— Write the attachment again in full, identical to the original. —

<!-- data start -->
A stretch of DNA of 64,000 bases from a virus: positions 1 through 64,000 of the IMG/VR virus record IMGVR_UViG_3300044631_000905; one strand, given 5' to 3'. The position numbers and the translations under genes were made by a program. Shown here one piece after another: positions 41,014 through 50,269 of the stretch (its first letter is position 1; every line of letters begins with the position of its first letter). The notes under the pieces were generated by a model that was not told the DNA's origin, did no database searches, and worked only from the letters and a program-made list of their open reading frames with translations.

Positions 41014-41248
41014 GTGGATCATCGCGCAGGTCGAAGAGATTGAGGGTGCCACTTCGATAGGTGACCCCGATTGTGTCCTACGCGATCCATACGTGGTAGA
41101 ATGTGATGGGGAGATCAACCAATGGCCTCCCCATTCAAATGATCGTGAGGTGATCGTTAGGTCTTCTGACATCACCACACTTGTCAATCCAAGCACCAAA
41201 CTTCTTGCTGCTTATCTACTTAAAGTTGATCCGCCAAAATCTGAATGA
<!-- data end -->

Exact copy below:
A stretch of DNA of 64,000 bases from a virus: positions 1 through 64,000 of the IMG/VR virus record IMGVR_UViG_3300044631_000905; one strand, given 5' to 3'. The position numbers and the translations under genes were made by a program. Shown here one piece after another: positions 41,014 through 50,269 of the stretch (its first letter is position 1; every line of letters begins with the position of its first letter). The notes under the pieces were generated by a model that was not told the DNA's origin, did no database searches, and worked only from the letters and a program-made list of their open reading frames with translations.

Positions 41014-41248
41014 GTGGATCATCGCGCAGGTCGAAGAGATTGAGGGTGCCACTTCGATAGGTGACCCCGATTGTGTCCTACGCGATCCATACGTGGTAGA
41101 ATGTGATGGGGAGATCAACCAATGGCCTCCCCATTCAAATGATCGTGAGGTGATCGTTAGGTCTTCTGACATCACCACACTTGTCAATCCAAGCACCAAA
41201 CTTCTTGCTGCTTATCTACTTAAAGTTGATCCGCCAAAATCTGAATGA